Meanwhile, though, young people are discovering the need to give some attention to the body, and it is unfortunate that because PE is so neglected, it means health education is also minimal. Young people end up easy prey to all kinds of nonsensical, if not fraudulent, products, from the skin whiteners to steroids and testosterone for body-building.
I think, I move, therefore…
Bringing about change
Educators can change the situation through several measures.
First, we must follow the lead of many countries in the world that see sports and physical fitness as a vital part of general education and not just one of those subjects that isn’t even counted in the general average.
Second, sports pedagogy must question the very foundations of educational methods, which still tend to be based on mental faculties alone. Sports pedagogy can and will bring out the importance of creating habits, muscle memories and kinesthetic learning. Schooling can become a feast of the senses—visual, auditory, tactile—capped by body movements. Descartes’ axiom should be expanded: “I think, I run, I dance, I exercise, therefore I am.”
Third, movement science should initiate research to show how sports and fitness activities can enhance mental learning and overall academic performance. A sound mind needs a sound body. What better way to teach nutrition and health education than to have students seeing how their bodies change through better diets and exercise, done as part of PE? What better way to teach anatomy and physiology than for students to see how their bodies achieve potentials that they could never even imagine?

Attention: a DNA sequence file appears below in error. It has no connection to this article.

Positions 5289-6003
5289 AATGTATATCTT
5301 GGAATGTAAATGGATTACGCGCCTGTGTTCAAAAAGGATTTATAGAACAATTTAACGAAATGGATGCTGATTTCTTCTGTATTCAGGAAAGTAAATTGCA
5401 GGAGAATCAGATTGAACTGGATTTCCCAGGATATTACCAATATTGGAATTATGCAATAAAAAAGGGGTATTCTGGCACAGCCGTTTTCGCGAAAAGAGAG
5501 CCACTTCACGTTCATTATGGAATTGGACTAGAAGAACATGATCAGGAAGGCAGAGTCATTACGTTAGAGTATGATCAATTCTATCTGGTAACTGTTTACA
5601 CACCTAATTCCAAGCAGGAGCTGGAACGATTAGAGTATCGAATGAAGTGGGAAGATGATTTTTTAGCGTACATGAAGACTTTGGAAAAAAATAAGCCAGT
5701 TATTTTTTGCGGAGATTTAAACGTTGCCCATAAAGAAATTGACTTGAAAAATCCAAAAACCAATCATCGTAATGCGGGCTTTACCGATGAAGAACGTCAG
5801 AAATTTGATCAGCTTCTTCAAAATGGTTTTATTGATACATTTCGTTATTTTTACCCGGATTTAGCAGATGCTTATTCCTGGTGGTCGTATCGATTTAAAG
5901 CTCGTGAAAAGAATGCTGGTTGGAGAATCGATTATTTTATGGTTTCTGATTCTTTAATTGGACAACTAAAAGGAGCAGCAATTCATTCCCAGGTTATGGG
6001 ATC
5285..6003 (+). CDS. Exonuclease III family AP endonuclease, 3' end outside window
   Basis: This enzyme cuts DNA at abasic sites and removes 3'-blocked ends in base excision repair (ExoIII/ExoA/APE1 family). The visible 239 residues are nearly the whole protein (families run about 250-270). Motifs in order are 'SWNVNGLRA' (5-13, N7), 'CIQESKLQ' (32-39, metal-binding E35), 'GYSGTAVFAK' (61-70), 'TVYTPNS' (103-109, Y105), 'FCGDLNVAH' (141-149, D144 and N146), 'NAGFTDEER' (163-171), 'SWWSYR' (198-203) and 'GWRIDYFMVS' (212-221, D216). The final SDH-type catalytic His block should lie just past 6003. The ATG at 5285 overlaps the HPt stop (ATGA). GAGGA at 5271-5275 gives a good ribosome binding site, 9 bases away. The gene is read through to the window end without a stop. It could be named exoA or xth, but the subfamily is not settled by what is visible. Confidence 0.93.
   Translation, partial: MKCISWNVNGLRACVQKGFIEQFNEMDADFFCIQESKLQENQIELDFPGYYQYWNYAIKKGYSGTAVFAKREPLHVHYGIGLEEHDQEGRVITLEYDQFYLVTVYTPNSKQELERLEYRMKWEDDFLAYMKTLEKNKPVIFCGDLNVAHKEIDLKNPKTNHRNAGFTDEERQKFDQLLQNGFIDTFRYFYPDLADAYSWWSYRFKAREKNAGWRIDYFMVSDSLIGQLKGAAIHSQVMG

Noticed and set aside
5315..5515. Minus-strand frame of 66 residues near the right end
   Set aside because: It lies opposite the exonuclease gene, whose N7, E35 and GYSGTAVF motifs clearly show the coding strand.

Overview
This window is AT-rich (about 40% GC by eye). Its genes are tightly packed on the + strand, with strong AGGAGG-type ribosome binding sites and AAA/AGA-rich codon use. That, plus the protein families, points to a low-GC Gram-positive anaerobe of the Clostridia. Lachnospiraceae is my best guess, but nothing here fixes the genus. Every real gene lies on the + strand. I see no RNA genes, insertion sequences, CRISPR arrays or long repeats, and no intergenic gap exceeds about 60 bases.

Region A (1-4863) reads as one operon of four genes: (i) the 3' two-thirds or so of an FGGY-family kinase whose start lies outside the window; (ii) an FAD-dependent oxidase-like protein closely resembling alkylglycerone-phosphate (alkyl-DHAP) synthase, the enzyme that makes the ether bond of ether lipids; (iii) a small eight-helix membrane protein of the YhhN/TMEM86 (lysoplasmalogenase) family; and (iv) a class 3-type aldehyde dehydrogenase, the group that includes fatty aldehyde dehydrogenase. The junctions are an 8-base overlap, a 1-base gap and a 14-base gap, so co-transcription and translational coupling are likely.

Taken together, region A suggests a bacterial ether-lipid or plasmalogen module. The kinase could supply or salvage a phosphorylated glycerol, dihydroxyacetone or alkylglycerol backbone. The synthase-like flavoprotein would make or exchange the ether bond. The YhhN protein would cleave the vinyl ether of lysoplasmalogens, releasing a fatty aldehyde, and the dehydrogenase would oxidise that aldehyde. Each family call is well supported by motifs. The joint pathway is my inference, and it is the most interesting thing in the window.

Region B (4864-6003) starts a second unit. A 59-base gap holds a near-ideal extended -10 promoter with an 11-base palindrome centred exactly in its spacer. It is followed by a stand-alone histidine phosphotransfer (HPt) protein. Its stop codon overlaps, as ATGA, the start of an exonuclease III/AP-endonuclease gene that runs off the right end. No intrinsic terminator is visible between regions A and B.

What better way to teach students stress management, whether during examination periods or after major disasters, than to show how one feels good after exercise, and that it is especially important in times of stress? (At the conference there was one workshop on using sports, games and play for postdisaster rehabilitation programs.)
Fourth, we should demonstrate how sports are vital for values education. There’s nationalism involved in learning arnis and other traditional sports. But there’s room as well for internationalism, as students appreciate the religion and philosophy behind tae kwon do, judo, and, yes, yoga.
Still related to values education, school sports programs should be used to impart life skills. Sports programs teach our young the thrill of excelling in all we do, achieved through diligent, constant practice. Sports programs also inculcate in the young the imperatives of team spirit, ethics and sportsmanship.
More than winning at athletic performances, our school sports programs must work toward raising a next generation of Filipinos who will pressure town and city officials to build more sports facilities, rather than token basketball half-courts in the middle of a street, or cockfighting arenas.
Sports pedagogy must teach our young to dare to do the undoable… and think the unthinkable. At our last UAAP (University Athletic Association of the Philippines) cheerdance competition, we raised placards that read UP on one side and “Pantay pantay” (Equality) on the other—a call to think differently, to break the mold, as women Pep Squad members lifted men into the air. The crowds, and later, social media, went wild with this display that defied not just physical but also cultural barriers.
That is what sports pedagogy must be about: creating, from preschools to universities, champions for minds, for bodies and for lives.